History teaches valuable lessons, if we allow it

  • Born and raised in Ames, Iowa, Laura Martin Luckert retired from a career in corporate communications and currently lives in Venice, Florida.

During this year’s Farmaggedon football game played in Ames, Iowa, between Kansas State University and Iowa State University, ESPN announcers paused during a break in the action to give a brief shout out to the man whose Jack Trice Stadium is named after. Solemnly, but without any details about the history of the college athlete, they agreed that Jack Trice was an inspiration.

From the perspective of Iowa Governor Kim Reynolds, it must have been a relief that sports announcers hadn’t taken this “woke” route she calls critical race theory, which would have them tell the story of an African-American player who was racially targeted by a Minnesota team and died a day later from injuries.

Because it would force Reynolds to toe the line she drew when she signed into law last year a bill she says bans the teaching of critical race theory.

“I pride myself…on promoting learning, not discriminatory indoctrination,” Reynolds said in a statement at the time.

What we can learn from Jack Trice’s legacy is that while it’s easy for politicians like Reynolds to toss around pejoratives like “discriminatory indoctrination”, it’s much harder, but necessary, to confront , to teach, to consider factual history .

The only reason Jack Trice was in Minnesota in the first place on October 6, 1923 to play a football game was because Minnesota offered a venue when the Missouri Valley Conference refused to allow its schools to play a team with a black player on his roster.

A letter from the University of Missouri athletic director was sent to Dean SW Beyer of Iowa State that week with the reminder that “we (the University of Missouri) cannot allow a man of color on any team with which we play”.

Racism remained a dominant theme in Jack Trice’s story even after his death. When a group of students in 1975 proposed that the new ISU football stadium be named after Jack Trice, school administrators stalled.

After:An Unforgettable Legacy: Inside the Decades-Long Battle for the Jack Trice Stadium Name

Despite significant pressure from students; Personal; and others, including Senator Hubert Humphrey, actor Paul Newman and popular Des Moines Register columnist Donald Kaul, it would take an entire generation, 22 years, before the story of Jack Trice would be commemorated.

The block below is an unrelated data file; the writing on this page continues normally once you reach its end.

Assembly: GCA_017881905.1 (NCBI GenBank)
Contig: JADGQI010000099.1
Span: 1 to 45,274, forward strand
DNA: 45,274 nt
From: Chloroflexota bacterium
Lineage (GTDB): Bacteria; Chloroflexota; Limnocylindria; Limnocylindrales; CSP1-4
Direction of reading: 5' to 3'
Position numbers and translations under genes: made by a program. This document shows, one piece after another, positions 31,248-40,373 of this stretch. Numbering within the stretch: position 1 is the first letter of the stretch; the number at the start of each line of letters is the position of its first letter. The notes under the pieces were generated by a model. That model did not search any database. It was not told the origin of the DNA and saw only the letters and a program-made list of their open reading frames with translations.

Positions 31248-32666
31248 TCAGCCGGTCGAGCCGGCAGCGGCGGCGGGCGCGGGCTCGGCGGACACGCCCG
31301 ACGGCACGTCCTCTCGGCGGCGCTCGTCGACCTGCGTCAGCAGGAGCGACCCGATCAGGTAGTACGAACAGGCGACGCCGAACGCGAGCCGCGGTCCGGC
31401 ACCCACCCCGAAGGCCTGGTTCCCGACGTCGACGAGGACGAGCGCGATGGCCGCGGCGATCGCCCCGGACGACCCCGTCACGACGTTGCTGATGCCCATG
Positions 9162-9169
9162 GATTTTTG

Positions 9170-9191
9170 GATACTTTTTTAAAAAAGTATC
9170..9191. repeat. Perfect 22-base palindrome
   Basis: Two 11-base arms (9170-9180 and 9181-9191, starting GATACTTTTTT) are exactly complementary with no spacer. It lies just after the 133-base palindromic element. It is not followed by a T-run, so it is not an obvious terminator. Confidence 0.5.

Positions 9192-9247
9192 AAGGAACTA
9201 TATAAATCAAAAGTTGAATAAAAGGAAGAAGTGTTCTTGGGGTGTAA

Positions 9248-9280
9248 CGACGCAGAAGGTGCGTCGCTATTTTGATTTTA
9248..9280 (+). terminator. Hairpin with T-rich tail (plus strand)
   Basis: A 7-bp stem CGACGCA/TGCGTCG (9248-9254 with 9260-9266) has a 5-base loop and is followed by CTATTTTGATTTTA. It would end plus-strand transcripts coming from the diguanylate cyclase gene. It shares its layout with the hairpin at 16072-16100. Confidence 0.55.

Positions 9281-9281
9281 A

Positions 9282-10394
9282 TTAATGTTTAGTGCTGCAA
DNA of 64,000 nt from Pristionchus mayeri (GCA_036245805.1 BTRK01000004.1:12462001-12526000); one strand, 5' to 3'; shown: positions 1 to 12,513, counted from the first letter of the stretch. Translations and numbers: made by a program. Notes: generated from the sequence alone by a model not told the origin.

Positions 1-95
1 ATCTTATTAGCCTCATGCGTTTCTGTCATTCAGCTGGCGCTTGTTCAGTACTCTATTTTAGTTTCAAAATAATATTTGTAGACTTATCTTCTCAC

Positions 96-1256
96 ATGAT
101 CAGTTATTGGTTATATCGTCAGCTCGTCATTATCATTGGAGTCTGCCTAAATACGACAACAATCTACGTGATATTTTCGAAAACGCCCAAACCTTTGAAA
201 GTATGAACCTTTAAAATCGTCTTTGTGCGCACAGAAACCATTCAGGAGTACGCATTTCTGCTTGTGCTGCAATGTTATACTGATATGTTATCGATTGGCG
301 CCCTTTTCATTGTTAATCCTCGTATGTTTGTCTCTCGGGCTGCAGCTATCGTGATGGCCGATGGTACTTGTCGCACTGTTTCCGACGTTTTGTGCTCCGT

Finally, on August 30, 1997, university president Martin Jischke officially opened “Jack Trice Stadium,” making Iowa State University the first Division I school in the nation to name a stadium after an African-American athlete.

In 1975 when the new ISU football stadium opened south of Ames, but long before it was called Jack Trice Stadium, I graduated from Ames High School. Unfortunately, my high school education didn’t include history lessons on the Tulsa Race Riot or the Trail of Tears. I also didn’t learn the story of Jack Trice, which happened just a mile from my school.

Indeed, it was decades later, while watching an Iowa State football game on television, that I took note and looked up the name of the venue: Jack Trice Stadium. I first read the story of a young college athlete who wasn’t even allowed to live on campus with his teammates because he was black.

Politicians like Reynolds do not save young people from “discriminatory indoctrination”. They contribute to continued ignorance and a whitewashed narrative that goes hand in hand with other systemic racist tropes like “replacement theory.”

As Iowa State University begins to embark on its plans to honor Jack Trice by marking 100 years since his death, I can only hope that his story, his story, will be taught honestly without obfuscation in the classrooms of the Iowa and the rest of the country, and that the lessons of diversity, inclusion and equality will be learned by many.

Laura Luckert

Born and raised in Ames, Iowa, Laura Martin Luckert retired from a career in corporate communications and currently lives in Venice, Florida.

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